Since the recession of 2008, the retail industry has been in constant flux and has seen a mere two percent expansion over the last eight years.
Currently, the hot news being discussed are the numbers released Friday from the U.S. Commerce Department. According to the federal agency, the U.S. economy is seeing its second consecutive month of retail sales declines.
While retail sales fell 0.1 percent in May, there was also a 0.2 percent decline in June, even though retail spending has increased 2.8 percent over the last year, according to the Commerce Department. It also reported a 0.6 percent decline in restaurants and bars as well as a 0.7 percent decrease in department stores and 1.3 percent tumble at service stations.
Why have consumers been spending less money overall within the last few months?
It’s probably because eCommerce is steadily pulling consumers away from brick and mortar, thus increasing the need for retailers to provide bigger price cuts. This is evident from the 0.4 percent spending increase at non-store retailers that includes the online arena. If retail spending continues to decline, the rest of the U.S. economy may also suffer since consumers make up about 70 percent of the country’s economic activity.
As we are currently in the midst of a huge retail evolution in terms of how traditional brick-and-mortar locations are transforming, it’s likely that we’ll continue to see U.S. retail sales go up and down for the next few years. With more retailers looking to optimize the integration of technology into their everyday processes, consumers will probably continue to take advantage of the best bang for their buck with lower prices wherever they can find them in the most convenient route.
Interestingly, the Federal Reserve recently reported consumer credit saw a huge uptick in May, with $18.4 billion borrowed, which is the most the economy has seen since the November 2016 $25.1-billion consumer credit report. While April of this year saw a mere $8.2 billion in consumer credit, the lowest borrowed in six years, this significant increase in May coupled with the decline in retail sales over the last few months is probably ringing an alarm for retailers.
And while Americans are using more credit and spending a little less overall, the Federal Deposit Insurance Corporation is showing that there was a 6.6 percent increase in total bank deposits to $10.7 trillion in 2016. For the first quarter of this year, it’s being reported that deposits within the total sum of bank assets is at 77.6 percent.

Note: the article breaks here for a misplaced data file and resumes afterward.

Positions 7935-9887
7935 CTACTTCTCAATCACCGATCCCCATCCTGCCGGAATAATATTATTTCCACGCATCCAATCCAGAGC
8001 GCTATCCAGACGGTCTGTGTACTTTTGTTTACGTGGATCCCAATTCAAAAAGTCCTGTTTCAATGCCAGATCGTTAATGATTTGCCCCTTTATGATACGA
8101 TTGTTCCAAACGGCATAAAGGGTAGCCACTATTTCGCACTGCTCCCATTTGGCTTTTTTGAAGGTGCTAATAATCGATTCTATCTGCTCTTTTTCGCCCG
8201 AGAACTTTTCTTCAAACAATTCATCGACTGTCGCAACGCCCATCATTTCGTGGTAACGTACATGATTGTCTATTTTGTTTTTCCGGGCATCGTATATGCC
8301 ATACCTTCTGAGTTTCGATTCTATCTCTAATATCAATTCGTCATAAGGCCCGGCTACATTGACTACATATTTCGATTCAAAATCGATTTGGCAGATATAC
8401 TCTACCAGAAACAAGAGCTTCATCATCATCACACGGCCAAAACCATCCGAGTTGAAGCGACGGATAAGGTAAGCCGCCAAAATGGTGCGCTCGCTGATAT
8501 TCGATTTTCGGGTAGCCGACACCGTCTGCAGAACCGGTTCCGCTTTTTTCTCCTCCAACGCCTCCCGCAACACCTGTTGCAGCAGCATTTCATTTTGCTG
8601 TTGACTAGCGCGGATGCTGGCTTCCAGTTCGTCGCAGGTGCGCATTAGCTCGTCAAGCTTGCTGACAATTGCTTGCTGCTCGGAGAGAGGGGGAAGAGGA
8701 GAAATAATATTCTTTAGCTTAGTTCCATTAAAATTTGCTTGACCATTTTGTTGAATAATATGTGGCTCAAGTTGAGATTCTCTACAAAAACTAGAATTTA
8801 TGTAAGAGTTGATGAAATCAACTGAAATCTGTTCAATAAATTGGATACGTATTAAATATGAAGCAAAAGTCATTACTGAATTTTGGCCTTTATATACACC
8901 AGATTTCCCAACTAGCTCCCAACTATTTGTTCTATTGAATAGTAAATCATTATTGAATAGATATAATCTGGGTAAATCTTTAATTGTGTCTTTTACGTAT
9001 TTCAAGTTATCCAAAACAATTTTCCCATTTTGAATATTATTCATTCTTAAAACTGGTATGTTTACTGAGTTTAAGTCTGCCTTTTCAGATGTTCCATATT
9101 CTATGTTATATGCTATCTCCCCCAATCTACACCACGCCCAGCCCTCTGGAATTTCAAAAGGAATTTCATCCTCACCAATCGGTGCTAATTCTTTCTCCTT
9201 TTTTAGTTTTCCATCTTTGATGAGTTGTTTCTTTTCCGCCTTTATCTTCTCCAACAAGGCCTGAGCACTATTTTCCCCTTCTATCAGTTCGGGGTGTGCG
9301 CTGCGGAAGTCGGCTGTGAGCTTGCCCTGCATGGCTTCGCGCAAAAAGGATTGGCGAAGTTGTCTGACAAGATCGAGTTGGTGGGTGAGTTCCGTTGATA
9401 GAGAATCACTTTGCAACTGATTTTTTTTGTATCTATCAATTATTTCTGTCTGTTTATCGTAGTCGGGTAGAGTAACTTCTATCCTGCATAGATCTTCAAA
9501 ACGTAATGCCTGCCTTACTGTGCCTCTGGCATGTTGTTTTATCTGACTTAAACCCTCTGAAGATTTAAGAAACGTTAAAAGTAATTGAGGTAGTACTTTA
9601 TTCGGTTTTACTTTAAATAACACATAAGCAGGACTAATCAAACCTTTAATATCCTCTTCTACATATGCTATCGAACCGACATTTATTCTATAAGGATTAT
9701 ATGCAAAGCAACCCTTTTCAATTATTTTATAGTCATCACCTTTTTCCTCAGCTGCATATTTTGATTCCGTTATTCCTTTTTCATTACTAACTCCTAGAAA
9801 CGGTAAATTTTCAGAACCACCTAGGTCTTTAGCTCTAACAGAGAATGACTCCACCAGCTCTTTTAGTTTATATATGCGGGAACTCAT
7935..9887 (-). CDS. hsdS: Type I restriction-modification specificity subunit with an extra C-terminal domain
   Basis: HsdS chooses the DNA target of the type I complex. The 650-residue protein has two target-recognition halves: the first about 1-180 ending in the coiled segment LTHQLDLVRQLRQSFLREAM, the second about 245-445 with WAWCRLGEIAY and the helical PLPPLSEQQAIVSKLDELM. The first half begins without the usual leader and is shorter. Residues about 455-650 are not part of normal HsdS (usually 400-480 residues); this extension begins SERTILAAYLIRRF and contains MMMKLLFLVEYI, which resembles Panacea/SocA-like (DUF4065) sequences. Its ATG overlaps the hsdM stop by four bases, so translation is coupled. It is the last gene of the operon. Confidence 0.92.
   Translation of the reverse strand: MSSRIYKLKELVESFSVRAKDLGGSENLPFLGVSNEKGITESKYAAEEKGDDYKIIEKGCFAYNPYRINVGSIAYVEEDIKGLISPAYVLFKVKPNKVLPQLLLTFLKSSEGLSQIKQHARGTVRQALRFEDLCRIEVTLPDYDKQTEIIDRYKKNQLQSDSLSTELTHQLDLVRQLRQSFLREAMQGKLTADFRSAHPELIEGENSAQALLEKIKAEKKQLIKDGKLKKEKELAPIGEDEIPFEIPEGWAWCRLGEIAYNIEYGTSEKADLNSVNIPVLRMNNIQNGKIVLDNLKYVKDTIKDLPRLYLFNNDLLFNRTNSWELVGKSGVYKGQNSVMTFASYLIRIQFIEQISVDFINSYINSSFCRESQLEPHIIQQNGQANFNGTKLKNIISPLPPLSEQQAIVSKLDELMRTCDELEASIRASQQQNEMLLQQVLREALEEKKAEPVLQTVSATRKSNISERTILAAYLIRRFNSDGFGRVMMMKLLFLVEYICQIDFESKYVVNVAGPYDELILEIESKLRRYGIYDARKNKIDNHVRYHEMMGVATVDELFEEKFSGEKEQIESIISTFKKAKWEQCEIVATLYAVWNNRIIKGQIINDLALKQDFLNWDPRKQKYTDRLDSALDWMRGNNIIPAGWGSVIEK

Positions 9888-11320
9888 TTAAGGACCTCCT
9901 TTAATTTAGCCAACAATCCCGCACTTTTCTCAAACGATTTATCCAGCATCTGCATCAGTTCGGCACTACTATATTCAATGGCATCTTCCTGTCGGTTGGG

Currently, U.S. consumers hold $2 trillion in their bank accounts.
The economy is working its way toward a recovery, and consumers are seemingly either saving their money or finding better deals online. The Independent Community Bankers of America’s group executive vice president of congressional relations and strategy, Paul Merski, commented on this to USA Today. “Incomes are up and people are choosing to deposit [their money] rather than increase spending.”
The overall big picture of consumer confidence in the U.S. is likely showing that while the economy, and moreso the retail industry, is in a state of evolution, that people are being cautious with their finances. The current president’s administration was hoping that the GDP would rise to three percent, which is something that has not happened since prior to the recession in 2005.
“American consumers continued to disagree with themselves in June as consumer confidence has remained high but has still not translated into much higher consumption. Although personal consumption expenditures are expected to bounce back during the second quarter of the year, the bounce back may not be as strong as we were expecting if these numbers remain as they were originally published, which is a big if,” said Wells Fargo Securities senior economist Eugenio Aleman in a research note published Friday.
The limbo status that’s currently in place for the U.S. retail economy may continue for the next few years or so as the government works through various new policies with this administration and the retail industry trudges through its digitally infused transformation.